Yet ‘cinema’ in Club Video comes in a deliberately degraded, fragmented, and recycled form – with an in-built, cheeky reference to the type of ‘wallpaper video’ projections that were ubiquitously popular in the background of noisy nightclubs in the 1980s, in a mass-media-mad transformation of the type of ‘light and sound’ projections that had been pioneered (sometimes by moonlighting avant-garde artists) for rock concerts since the 1960s. Brophy, pillaging VHS tapes (many recorded from Australian television in the early 1980s) of variable technical quality, distills several canonical Hollywood films (including Stagecoach [John Ford, 1939], Touch of Evil [Orson Welles, 1958], and Psycho [Alfred Hitchcock, 1960]) into their generic and cinematic essence: gestures, movements, types. There is almost a pedagogical slant to it, forecasting one current development in the audiovisual essay: there is at least a semester’s worth of material in its survey of standard, popular American genres (western, musical, gangster, horror, et al.). Narrative is broken down into its identifiable tropes and myth makes way for ideological exposé – along the lines of the 1970s textual film theory that Brophy was steeped in, and which he reformulated anew in the context of his now classic 1987 edited and self-published volume Stuffing: Film: Genre. Cinema – even as apprehended with a cinephile’s passion – is no longer pure or pristine in Club Video; it is derived from television, goes through a video edit, and ends up in a digitised dance.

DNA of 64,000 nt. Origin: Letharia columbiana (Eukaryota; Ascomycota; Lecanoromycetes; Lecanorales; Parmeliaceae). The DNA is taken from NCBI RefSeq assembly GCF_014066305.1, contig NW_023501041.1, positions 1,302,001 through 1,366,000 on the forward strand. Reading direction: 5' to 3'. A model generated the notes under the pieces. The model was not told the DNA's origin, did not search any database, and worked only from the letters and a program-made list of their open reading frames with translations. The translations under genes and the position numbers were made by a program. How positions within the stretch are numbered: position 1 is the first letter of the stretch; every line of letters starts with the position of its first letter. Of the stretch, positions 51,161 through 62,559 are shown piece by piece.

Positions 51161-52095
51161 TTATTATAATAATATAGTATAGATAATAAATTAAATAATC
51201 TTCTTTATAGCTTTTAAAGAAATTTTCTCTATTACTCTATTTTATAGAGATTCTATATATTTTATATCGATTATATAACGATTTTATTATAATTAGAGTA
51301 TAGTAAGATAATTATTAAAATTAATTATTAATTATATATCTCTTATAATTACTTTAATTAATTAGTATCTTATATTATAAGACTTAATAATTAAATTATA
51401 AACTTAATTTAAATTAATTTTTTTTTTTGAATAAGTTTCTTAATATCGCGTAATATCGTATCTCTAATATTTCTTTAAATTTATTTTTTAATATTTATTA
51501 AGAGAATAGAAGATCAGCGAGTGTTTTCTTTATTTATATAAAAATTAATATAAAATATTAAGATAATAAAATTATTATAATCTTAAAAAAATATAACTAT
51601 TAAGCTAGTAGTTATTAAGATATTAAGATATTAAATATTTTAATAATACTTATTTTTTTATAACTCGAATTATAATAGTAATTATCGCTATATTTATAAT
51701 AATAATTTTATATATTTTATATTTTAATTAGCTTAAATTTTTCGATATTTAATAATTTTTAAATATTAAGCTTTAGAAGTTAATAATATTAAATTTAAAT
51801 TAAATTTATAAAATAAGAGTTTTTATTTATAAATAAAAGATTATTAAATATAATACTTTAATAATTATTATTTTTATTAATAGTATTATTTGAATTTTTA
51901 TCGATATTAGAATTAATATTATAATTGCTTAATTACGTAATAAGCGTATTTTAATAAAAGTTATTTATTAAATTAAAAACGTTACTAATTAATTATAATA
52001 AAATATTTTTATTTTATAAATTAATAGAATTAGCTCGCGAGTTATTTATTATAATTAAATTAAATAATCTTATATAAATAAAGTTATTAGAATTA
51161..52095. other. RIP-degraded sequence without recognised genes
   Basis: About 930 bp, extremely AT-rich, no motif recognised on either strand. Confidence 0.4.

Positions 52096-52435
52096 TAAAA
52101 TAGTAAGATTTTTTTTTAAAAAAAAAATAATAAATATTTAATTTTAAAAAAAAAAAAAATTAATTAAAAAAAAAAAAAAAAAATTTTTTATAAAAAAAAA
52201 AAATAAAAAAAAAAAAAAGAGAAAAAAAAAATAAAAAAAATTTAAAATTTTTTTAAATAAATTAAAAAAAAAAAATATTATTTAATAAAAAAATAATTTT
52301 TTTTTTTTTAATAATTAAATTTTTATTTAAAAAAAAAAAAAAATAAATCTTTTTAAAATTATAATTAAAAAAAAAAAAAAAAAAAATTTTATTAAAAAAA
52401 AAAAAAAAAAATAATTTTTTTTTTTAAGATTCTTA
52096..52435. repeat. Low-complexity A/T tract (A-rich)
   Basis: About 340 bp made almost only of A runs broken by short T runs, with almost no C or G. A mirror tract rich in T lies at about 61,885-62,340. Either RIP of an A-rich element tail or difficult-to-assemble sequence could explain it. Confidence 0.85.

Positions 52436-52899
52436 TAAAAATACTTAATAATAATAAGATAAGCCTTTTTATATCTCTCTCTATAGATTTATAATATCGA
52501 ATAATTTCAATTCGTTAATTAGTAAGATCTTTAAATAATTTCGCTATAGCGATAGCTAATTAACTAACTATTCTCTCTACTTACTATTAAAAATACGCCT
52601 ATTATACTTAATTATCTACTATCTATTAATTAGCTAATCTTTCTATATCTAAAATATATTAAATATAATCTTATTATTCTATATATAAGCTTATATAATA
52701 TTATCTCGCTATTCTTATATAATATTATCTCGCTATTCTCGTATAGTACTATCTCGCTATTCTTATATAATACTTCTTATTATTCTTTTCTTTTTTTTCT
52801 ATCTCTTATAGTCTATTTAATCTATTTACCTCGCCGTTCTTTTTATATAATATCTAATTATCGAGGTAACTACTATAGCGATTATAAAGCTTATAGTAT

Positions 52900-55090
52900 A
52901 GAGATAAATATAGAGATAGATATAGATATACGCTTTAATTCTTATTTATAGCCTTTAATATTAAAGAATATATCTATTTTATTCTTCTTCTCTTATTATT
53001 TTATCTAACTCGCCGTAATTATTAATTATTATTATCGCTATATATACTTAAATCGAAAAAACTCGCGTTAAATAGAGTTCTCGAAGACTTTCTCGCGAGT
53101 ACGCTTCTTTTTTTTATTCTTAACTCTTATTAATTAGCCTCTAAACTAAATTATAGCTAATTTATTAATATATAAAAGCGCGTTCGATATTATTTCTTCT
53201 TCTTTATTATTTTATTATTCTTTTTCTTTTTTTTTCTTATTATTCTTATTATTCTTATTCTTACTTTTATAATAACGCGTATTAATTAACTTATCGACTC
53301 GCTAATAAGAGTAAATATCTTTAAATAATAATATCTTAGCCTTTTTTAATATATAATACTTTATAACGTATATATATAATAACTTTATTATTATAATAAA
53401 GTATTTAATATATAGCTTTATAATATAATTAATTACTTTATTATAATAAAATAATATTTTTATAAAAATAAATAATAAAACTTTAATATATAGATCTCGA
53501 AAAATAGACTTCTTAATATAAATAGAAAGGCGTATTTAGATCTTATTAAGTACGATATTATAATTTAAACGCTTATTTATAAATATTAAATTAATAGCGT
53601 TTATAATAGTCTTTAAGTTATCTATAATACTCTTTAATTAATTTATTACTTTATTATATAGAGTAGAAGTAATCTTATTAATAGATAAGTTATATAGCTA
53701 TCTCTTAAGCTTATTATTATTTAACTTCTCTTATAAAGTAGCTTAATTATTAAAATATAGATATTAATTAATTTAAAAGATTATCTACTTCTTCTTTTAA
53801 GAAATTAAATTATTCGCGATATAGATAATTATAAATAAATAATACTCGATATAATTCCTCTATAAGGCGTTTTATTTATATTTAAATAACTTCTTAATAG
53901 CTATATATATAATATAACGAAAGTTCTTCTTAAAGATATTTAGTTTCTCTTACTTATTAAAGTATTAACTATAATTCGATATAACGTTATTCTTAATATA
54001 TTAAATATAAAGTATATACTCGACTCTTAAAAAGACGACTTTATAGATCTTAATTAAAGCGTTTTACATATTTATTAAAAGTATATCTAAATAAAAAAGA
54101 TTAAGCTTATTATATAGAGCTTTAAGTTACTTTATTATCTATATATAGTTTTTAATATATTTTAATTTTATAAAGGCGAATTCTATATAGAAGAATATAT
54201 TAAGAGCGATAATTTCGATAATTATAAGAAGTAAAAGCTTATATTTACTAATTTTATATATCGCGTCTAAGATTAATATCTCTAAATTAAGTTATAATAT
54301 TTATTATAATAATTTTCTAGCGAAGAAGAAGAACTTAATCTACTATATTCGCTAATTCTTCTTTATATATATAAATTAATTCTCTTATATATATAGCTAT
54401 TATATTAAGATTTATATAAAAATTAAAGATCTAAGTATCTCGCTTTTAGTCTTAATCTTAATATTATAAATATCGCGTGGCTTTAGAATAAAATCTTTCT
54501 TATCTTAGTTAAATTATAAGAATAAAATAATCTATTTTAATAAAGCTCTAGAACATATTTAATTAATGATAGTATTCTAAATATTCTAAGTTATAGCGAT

The musical score for Club Video, composed and assembled by Brophy, is as much a collage as the filmic images (the sources of all samples are listed in the end credits, which reward close study). It, too, provides (as Brophy’s sound work frequently does) an expert ‘scansion’ of tropes and types in 1980s dance music: the beats, glissandos, breaks, and flutters which evoke a particular social world while subtly ‘mutating’ the sonic effect of them all arranged together.
Carnal Locomotive and Club Video, far apart in time and different in so many ways as exemplars of ‘the audiovisual essay as art’, are alike at least in this: they are built on driving rhythm, pulse, mounting and decreasing intensity, and the particular type of highly-articulated spectacle that pushes us to re-view and re-experience typical moments or configurations in cinema that we may well have seen and consumed a thousand times before.
Cristina Álvarez López and Adrian Martin